Dr. Kyriakidou’s group and Dr. Swihart’s group developed a new type of ODHP catalyst: boron-hyperdoped silicon with varied boron concentration (0 - 42 at.%) which was synthesized by laser pyrolysis and showed excellent C3H6 productivity. The boron-hyperdoped silicon had a C3H6 productivity of > 0.94 gC₃H₆gcat-1h-1 at 450 °C, which is >6 times higher than the C3H6 productivity of commercial h-BN catalyst (0.16 gC₃H₆gcat-1h-1) under the same reaction conditions (Figure 1).
Propylene (C3H6) is one of the most important building blocks in the petrochemical industry. It is used in the production of many industrial products, such as polypropylene, propylene oxide and isopropanol. Propylene is traditionally produced by steam cracking and fluid catalytic cracking in petroleum refineries. However, both technologies have low selectivity, high energy consumption and significant production of CO2 emissions. Direct production of C3H6 by the dehydrogenation of propane (C3H8) is currently of great interest in an effort to close the C3H6 supply and demand gap in the US. The oxidative dehydrogenation of propane (ODHP) reactions have attracted extensive attention as they are more resistant to coke deposition compared to the non-oxidative DHP reactions and they are not limited by equilibrium.
Traditional supported metal oxide catalysts, such as vanadium, molybdenum and chromium oxides have low C3H6 selectivities (<60%) and form significant amounts of over-oxidation byproducts (CO and CO2; 20-50% COx selectivity). Recently, boron containing catalysts showed great potential, especially the commercial hexagonal boron nitride (h-BN) that has excellent selectivity towards propylene (79%) and ethane (12%) with negligible COx (≤5%) formation. However, h-BN had a C3H6 productivity of as low as 0.82 gC₃H₆gcat-1h-1 at 490 °C and required surface activation (oxidation and hydrolyzation) to obtain its reported activity.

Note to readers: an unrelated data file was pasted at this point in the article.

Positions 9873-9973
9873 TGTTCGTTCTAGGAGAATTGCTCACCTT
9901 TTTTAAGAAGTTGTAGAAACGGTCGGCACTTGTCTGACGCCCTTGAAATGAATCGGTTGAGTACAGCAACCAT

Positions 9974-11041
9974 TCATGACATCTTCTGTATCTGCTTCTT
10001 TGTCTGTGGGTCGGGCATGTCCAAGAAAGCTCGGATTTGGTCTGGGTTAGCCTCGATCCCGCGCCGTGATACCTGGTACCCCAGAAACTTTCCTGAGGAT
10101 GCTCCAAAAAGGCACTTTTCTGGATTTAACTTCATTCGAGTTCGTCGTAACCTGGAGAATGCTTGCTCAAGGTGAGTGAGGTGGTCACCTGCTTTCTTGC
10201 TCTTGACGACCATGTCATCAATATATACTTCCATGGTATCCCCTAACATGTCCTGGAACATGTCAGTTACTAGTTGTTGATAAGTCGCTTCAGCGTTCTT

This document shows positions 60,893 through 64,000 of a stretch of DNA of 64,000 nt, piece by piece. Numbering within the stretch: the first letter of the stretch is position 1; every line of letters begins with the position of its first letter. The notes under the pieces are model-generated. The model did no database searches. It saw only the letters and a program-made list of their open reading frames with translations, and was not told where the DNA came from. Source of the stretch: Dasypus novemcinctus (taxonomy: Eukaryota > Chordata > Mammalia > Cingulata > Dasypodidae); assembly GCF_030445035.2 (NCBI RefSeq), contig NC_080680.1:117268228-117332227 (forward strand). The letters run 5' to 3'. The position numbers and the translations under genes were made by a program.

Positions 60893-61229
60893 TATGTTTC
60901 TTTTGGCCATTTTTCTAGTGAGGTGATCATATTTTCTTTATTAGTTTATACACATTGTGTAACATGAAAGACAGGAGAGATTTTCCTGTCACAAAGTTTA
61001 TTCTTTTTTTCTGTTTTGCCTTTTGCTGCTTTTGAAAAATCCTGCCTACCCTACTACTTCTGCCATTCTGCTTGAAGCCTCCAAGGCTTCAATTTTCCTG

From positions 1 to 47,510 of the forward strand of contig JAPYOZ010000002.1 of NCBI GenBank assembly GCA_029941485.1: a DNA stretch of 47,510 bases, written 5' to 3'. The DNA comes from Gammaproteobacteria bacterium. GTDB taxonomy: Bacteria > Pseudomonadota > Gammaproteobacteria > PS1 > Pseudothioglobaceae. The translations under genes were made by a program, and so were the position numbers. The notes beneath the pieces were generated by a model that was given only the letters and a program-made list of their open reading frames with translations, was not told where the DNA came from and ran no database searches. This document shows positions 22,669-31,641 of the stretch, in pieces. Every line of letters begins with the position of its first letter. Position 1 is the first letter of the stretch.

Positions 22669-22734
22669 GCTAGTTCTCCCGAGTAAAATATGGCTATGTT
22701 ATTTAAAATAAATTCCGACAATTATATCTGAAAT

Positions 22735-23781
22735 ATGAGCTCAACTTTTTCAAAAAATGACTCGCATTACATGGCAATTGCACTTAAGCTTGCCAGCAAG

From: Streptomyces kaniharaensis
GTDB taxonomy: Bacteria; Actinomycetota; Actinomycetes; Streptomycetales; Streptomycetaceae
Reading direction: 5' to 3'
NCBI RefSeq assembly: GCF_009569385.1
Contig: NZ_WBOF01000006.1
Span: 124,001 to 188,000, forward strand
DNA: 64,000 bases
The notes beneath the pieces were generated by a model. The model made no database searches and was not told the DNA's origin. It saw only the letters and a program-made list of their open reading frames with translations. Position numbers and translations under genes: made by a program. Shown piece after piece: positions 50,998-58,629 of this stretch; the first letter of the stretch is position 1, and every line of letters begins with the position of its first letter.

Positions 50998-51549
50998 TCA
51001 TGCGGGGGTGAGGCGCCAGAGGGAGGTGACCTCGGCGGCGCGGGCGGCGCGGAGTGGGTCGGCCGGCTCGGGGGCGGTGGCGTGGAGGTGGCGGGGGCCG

Dr Kyriakidou’s group and Dr. Swihart’s group developed a series of boron-hyperdoped silicon catalysts synthesized by a laser pyrolysis process, with boron concentrations of 15, 25 and 42 at.% that were reported to be stable up to annealing temperatures of 600 °C. Unlike traditional doping methods, where the dopant concentration is limited by its solid solubility, hyperdoping allows boron doping on silicon to exceed the solubility of boron (1.2 at.%) resulting to high boron concentrations. This synthesis method facilitated the formation of boron enriched surface active sites that contribute to excellent C3H6 productivity under ODHP reaction conditions. Fourier-transform infrared spectroscopy and B1s XPS spectra indicated the presence of BOx and B-OH species in boron-hyperdoped silicon samples that can serve as the active sites for ODHP.